Page 1 of 1

TEETH

PostPosted: Thu Aug 29, 2019 3:56 pm
by calliefrance
Could anyone enlighten me as to what it meant if you died of TEETH. I have the parish burial records for Sculcoates in Hull for 1792 - 1812 and alot of people died (mainly children) of teeth.

Re: TEETH

PostPosted: Thu Aug 29, 2019 4:01 pm
by MoVidger
“Teeth” usually meant children who died while their deciduous or ‘milk’ teeth were erupting, who were generally aged between 6 and 18 months, with a median age of 1 year. Teeth was more widely in use as a cause of death descriptor, at least until the early nineteenth century. Obviously it's not helpful in suggesting what the true cause of death might have been. It's likely that diarrhoeal disease, and perhaps febrile infections giving rise to convulsions, were the underlying causes of death for those dying of "teeth".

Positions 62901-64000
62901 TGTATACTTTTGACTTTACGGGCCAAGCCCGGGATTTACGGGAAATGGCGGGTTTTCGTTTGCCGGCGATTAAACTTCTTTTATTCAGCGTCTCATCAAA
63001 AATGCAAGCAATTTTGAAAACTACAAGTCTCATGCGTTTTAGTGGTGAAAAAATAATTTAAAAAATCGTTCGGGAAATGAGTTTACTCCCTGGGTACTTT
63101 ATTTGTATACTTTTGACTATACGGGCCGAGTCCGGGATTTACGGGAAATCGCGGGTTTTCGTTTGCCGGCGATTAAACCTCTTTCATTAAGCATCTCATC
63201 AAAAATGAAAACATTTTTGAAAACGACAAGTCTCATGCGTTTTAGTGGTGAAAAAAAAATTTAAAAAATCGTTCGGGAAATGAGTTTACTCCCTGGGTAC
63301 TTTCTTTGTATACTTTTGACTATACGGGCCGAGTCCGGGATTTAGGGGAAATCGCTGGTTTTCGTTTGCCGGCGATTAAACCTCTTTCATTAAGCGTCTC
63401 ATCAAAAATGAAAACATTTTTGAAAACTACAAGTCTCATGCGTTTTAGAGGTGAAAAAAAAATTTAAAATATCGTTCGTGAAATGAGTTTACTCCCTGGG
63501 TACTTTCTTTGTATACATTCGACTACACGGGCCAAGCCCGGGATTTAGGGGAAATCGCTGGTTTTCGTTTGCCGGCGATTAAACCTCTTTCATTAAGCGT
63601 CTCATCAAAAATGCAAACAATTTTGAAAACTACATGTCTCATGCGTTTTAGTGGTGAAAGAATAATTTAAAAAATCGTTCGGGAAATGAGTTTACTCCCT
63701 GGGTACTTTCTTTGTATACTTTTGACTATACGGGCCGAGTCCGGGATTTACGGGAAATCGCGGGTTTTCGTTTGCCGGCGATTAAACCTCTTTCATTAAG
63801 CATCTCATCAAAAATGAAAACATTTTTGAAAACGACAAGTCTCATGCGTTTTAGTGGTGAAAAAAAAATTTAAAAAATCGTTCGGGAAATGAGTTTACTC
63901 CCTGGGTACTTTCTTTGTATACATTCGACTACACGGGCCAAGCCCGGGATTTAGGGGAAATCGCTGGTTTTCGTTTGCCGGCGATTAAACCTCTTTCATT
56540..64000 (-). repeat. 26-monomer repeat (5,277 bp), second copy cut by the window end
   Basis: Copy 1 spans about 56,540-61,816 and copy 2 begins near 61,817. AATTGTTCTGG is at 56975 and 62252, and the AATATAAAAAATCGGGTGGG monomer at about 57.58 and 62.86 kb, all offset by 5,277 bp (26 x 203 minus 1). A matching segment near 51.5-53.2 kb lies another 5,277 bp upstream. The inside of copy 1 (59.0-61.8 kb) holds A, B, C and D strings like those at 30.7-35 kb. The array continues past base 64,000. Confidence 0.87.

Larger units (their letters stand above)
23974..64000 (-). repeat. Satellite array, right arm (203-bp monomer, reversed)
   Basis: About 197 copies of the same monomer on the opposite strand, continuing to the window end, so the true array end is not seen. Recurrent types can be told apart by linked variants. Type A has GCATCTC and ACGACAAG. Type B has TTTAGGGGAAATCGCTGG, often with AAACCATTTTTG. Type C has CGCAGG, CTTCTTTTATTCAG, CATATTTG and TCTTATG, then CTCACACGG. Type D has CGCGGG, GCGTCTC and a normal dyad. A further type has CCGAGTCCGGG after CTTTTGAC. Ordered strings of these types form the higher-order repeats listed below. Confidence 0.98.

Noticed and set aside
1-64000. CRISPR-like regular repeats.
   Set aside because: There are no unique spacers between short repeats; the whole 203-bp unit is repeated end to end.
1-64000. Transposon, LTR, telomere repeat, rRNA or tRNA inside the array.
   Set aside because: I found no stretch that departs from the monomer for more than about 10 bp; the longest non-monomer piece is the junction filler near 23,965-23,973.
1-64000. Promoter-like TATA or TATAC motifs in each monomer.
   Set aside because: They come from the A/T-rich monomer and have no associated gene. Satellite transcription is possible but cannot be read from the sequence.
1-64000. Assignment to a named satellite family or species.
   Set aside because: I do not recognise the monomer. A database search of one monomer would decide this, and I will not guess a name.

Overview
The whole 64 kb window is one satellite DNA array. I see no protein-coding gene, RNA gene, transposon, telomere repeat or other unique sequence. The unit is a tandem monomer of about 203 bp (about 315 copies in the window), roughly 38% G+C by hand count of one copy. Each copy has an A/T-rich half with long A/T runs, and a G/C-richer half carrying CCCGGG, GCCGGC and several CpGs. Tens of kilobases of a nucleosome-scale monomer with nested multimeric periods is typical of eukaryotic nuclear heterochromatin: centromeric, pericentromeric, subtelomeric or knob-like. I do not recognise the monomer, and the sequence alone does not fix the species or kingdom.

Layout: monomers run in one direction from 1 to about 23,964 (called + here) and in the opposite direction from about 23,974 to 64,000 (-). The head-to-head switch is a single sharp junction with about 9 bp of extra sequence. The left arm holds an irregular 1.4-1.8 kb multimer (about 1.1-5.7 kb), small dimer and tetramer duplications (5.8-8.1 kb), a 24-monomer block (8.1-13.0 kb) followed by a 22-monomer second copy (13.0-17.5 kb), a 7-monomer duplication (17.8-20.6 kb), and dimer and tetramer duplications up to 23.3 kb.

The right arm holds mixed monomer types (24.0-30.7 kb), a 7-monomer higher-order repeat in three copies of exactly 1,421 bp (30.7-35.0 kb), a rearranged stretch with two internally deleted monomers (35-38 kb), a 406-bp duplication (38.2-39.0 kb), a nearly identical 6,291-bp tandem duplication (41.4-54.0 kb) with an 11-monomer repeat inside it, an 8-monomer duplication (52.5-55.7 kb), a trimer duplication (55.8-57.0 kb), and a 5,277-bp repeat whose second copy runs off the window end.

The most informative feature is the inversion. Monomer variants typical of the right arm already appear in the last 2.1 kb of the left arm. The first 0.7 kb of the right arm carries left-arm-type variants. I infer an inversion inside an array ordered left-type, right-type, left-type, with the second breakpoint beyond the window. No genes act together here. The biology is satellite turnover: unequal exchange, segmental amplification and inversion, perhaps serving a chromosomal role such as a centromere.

Re: TEETH

PostPosted: Fri Aug 30, 2019 1:47 pm
by SarahU
On the death certificate of a child of one of my ancestors, the cause of death is noted as “teething” - at the time, l thought they just didn’t know the cause of death except the child was going through the crying and pain of the teething stage? Something we now know is quite normal and we have remedies to help alleviate. Thanks for posting this!

Re: TEETH

PostPosted: Mon Sep 02, 2019 1:59 pm
by peter kent
Teething often coincided with weaning and weaning introduced a further possible source of infection.